SEIU Healthcare Minnesota member Dorjee Gyalpo, 59, returns to his job with the Abbott Northwestern Hospital Environmental Service Department this week after travelling and spending several weeks away. But his trip to New York City was no vacation.
Gyalpo was one of three Tibetan men who launched an indefinite hunger strike on February 22nd in front of the United Nations headquarters in New York in an ultimately successful effort to ask the UN to investigate atrocities committed by the Chinese government in Tibet and highlight the conditions that led 30 Tibetans in their homeland to self-immolate as a form of protest.
After 27 days without food, Gyalpo was forcibly remove from the strike venue and hospitalized by the New York City police. But Gyalpo continued fasting at the hospital for three more days, until Richard Bennett, special adviser to the UN assistant secretary general on human rights, came out to meet with the two hunger strikers who remained in front of the U.N. building. When Bennett agreed to appoint a special rapporteur for human rights to investigate their concerns about human rights violations in Tibet, the hunger strikers ended their life threatening fast.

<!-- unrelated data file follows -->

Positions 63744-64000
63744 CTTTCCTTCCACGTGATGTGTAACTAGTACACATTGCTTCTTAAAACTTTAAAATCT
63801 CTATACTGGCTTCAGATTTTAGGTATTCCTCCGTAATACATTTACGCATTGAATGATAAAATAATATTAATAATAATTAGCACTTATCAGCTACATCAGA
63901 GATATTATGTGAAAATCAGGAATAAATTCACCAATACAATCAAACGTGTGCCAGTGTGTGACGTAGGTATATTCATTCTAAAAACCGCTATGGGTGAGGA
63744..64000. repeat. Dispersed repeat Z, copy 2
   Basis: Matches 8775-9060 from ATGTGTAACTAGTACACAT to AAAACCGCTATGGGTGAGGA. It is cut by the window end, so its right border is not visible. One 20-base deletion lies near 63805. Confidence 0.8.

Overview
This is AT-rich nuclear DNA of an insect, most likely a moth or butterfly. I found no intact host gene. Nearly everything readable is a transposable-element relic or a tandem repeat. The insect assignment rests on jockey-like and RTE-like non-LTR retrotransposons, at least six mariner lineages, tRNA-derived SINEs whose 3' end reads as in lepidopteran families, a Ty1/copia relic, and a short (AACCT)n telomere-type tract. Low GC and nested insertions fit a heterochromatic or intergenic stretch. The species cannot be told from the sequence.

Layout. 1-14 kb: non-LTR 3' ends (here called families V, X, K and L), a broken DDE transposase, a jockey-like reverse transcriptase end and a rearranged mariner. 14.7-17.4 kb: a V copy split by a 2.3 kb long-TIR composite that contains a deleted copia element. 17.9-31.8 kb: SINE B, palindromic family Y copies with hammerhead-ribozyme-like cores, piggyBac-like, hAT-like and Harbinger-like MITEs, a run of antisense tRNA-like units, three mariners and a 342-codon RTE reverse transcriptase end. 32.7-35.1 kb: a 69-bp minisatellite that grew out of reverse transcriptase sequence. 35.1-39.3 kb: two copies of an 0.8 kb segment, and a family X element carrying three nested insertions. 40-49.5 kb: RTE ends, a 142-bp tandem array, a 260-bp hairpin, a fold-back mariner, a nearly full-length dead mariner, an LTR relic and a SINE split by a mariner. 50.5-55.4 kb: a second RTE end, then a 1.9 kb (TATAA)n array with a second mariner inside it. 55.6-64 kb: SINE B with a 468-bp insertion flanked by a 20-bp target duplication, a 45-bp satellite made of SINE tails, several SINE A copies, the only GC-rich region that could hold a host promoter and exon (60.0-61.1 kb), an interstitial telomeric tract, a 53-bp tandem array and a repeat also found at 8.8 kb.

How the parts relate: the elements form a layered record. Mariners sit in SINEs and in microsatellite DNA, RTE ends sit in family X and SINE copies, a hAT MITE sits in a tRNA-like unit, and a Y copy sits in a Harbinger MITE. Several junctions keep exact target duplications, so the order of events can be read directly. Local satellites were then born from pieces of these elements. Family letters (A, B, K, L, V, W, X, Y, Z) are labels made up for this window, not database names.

Fellow SEIU Healthcare Minnesota members in Abbott Hospital donated more than 400 hours of Personal Time Off to allow Gyalpo to leave work and recover from the hunger strike—others had pledge to donate more hours if necessary. He says that along with the solidarity of his diverse coworkers, the health benefits guaranteed in his union contract made it possible for him to participate in the dramatic stand for international human rights.
“I am proud to be a SEIU member. I am grateful and very inspired by my sisters and brothers at Abbott who supported and stood by me,” said Gyalpo, who has worked at Fairview since 1996. He escaped to India after the Chinese invasion of his native Tibet in 1959 and migrated to the United States in 1992.
Read more about the successful hunger strike and see photos here.